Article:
China’s diplomat in Brazil demonstrated Beijing’s “wolf warrior” diplomacy on social media, but the post was immediately removed after it triggered backlash among Chinese netizens.
The Twitter post by Li Yang, the Chinese consul general in Rio de Janeiro, warned the West about criticizing China. He posted a photo of sleeping elephants, which he described as a species that coexist peacefully with Chinese people in southwestern China, and compared them to Western politicians.
Li wrote, “Yunnan, China, elephants are sleeping. Elephants live in peace with Chinese people, so they have their own paradise there. Some Western politicians just want to provoke and suppress China, they will only encounter shotguns in China!!!”
Many Chinese netizens criticized Li’s post and responded with sarcastic comments such as:
“Thank-you for showing how peaceful China is by threatening Western politicians.”
“As long as you are not a Uyghur or any other ethnic group, you can live in peace with China.”
“China—elephants’ paradise, Uyghurs’ hell.”
In a bid to eradicate the ethnic and religious identities of nearly 11 million Muslims in Xinjiang, the Chinese regime has detained over one million Uyghurs in so-called “re-education” camps, according to a 2020 report (pdf) released by the U.S. Office of the Secretary of State.
On June 13, the G-7 (Group of Seven) leaders of the world’s wealthiest democracies called out Beijing for its human rights abuses in Xinjiang and Hong Kong.
“We will promote our values, including by calling on China to respect human rights and fundamental freedoms, especially in relation to Xinjiang and those rights, freedoms, and high degree of autonomy for Hong Kong enshrined in the Sino-British Joint Declaration,” the G-7 said.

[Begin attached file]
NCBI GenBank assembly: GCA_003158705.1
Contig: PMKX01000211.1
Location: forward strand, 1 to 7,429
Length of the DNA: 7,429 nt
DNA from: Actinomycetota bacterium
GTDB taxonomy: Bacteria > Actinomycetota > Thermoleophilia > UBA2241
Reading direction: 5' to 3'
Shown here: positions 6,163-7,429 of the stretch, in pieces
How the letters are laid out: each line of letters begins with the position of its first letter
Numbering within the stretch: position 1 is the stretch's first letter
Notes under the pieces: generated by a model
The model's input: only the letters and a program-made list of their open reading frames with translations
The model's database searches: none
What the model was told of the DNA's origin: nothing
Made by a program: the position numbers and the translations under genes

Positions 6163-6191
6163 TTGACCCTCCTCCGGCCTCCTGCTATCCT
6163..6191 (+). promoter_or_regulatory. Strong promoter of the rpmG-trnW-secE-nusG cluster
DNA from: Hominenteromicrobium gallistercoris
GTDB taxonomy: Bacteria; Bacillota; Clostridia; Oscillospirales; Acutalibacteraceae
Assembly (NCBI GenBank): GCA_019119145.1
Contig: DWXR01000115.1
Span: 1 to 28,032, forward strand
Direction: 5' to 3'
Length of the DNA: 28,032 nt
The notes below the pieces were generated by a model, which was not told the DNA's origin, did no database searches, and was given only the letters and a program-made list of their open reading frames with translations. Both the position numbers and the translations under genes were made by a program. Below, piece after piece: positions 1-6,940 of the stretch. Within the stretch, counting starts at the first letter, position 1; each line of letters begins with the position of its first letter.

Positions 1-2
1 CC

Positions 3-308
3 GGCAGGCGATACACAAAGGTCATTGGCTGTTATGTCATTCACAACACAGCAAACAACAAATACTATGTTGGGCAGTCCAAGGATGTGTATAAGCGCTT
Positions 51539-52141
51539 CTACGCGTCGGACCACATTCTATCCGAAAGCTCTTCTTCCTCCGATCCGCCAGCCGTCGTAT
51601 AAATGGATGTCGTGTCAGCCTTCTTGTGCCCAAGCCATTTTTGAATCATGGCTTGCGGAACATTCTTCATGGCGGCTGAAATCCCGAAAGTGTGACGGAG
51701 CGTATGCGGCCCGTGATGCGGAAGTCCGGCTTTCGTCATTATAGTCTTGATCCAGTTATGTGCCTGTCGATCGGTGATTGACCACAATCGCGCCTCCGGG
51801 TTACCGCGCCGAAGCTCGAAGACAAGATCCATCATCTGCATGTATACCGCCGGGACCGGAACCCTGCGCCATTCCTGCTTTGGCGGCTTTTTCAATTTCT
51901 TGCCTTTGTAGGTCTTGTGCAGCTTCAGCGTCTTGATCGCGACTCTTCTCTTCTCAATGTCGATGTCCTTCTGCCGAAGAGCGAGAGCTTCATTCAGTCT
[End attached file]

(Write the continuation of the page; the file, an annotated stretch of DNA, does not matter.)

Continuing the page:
In retaliation for criticizing the Chinese regime, Li accused the G-7 nations of not being able to handle their own problems in a June 14 Twitter post.
This small group wants to dominate the world, but ironically, they can’t even solve their own problems! Do we need global leaders like this!!! pic.twitter.com/8a4L3CRism
— Li Yang (@CGChinaLiYang) June 14, 2021
Li also mocked Canadian Prime Minister Justin Trudeau on Twitter by calling him “boy” and a “spendthrift” in a March 28 Twitter post, after the country announced sanctions against four Chinese officials for committing human rights abuses against Uyghur Muslims.
Li is not the first Chinese diplomat to use the term “shotgun.”
In 2019, Gui Congyou, China’s ambassador to Sweden, said in an interview with a Swedish public radio station: “We treat our friends with fine wine, but for our enemies we have shotguns.” The sharp rebuke came after Swedish citizen and author Gui Minhai was awarded the Tucholsky Prize by the literary organization Swedish PEN, in recognition for his work in upholding free speech.
Gui was one of five shareholders in the Hong Kong-based Causeway Bay Books, which published books about the scandals of the Chinese ruling elite. In February 2020, Gui was sentenced to 10 years in prison for “illegally providing intelligence overseas,” according to the Ningbo Intermediate People’s Court in China.
The diplomats of the Chinese communist regime have been called “wolf warriors” due to their aggressive tactics in dealing with the international community.
“They display a fighting spirit as they protected China’s interests across the world,” said Peter Martin, author of the new book “China’s Civilian Army: The Making of Wolf Warrior Diplomacy,” during a U.S. book launch on June 7.
“They will at times shout foreign counterparts if they feel cornered, or if they feel like they might not look tough enough back home,” he said.